The Arizona Department of Revenue will assign you a filing frequency. Typically, this is determined by the size or sales volume of your business. State governments generally ask larger businesses to file more frequently.
Generally, sales tax in Arizona is due monthly, with returns and remittances to be filed on or before last weekday of next month. You may request quarterly filing status if your annual tax liability is less than 8,000. You may request annual filing status if the tax liability for the year is less than 2,000.
Are there any benefits if a business files Arizona sales tax on time?
Paper filers for Transaction Privilege Tax (TPT) are eligible to claim an accounting credit of 1% of the tax due, up to a maximum of $10,000 per calendar year. On the other hand, electronic TPT filers can claim a slightly higher accounting credit of 1.2%, with a maximum limit of $12,000 per calendar year. However, this increased credit is applicable only if all their TPT returns for the calendar year are filed electronically. It's important to note that this credit pertains specifically to the state transaction privilege tax and does not apply to local TPT.
What penalty is applicable if a business fails to file Arizona sales tax?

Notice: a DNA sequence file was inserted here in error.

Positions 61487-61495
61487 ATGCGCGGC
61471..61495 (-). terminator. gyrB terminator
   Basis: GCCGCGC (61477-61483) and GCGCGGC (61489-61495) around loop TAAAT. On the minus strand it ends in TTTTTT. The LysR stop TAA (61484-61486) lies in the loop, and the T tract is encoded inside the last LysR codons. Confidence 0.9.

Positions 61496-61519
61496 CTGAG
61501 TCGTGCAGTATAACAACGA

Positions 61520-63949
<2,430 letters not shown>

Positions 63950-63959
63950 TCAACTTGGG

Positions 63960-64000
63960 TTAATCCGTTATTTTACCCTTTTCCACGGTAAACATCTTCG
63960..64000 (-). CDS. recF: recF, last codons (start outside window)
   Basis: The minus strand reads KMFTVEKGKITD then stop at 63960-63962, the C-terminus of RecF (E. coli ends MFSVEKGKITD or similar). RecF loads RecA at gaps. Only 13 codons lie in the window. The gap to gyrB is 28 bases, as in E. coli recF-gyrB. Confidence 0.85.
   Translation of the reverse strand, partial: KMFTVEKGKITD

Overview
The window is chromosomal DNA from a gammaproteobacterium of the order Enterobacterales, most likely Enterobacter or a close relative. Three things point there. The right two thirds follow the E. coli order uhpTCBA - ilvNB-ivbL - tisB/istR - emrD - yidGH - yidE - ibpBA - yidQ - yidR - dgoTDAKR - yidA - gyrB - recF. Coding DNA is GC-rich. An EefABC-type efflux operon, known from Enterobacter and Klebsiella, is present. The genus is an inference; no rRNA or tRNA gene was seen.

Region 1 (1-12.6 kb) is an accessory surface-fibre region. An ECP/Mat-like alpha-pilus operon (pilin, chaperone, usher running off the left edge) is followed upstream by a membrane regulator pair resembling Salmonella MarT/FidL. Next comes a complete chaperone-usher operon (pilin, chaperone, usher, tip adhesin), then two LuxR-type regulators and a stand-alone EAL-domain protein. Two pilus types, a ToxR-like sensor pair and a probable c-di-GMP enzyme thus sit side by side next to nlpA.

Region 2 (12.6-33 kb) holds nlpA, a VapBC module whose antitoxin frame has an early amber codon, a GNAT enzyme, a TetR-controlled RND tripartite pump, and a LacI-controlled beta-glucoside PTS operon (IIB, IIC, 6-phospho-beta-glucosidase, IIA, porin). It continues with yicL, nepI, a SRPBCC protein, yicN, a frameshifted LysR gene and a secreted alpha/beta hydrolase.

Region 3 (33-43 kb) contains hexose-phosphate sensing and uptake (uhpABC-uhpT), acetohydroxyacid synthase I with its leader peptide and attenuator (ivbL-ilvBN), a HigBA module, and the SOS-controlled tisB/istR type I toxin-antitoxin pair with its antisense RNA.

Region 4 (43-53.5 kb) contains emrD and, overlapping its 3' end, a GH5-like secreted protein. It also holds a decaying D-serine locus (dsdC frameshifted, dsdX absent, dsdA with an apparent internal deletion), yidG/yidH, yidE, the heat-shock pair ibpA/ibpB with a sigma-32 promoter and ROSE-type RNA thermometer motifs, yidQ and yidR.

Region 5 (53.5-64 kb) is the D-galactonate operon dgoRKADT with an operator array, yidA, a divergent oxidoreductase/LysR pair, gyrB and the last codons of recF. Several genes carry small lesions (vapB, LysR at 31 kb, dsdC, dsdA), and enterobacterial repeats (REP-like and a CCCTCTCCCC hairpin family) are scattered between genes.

Penalties are applicable if a business fails to file and pay sales tax before the due date in Arizona. A late filed return is assessed a late filing penalty of 4.5% (four and one-half percent) of the tax required to be shown on the return for each month or a fraction of a month the return is late. There is a minimum of $25 and a maximum 25% of the tax due or $100, per return, whichever is greater. More details about this can be found here.
What are the key things to remember while filing sales tax in Arizona?
While filing taxes in Arizona, businesses must remember to account for sales tax holidays and potential tax discounts. Sales tax holidays offer temporary tax exemptions on specific items, and tax discounts may be available for timely filings during the reporting period. Staying updated on these can maximize compliance efficiency.
What is the sales tax on shipping in Arizona?
Shipping charges are generally exempt from Arizona transaction privilege tax (TPT) if separately stated, but taxable if included in the sale price. The tax rate aligns with the Arizona state sales tax rate applicable to the goods sold. Businesses should levy sales tax on shipping accurately for compliance. More details about this can be found here.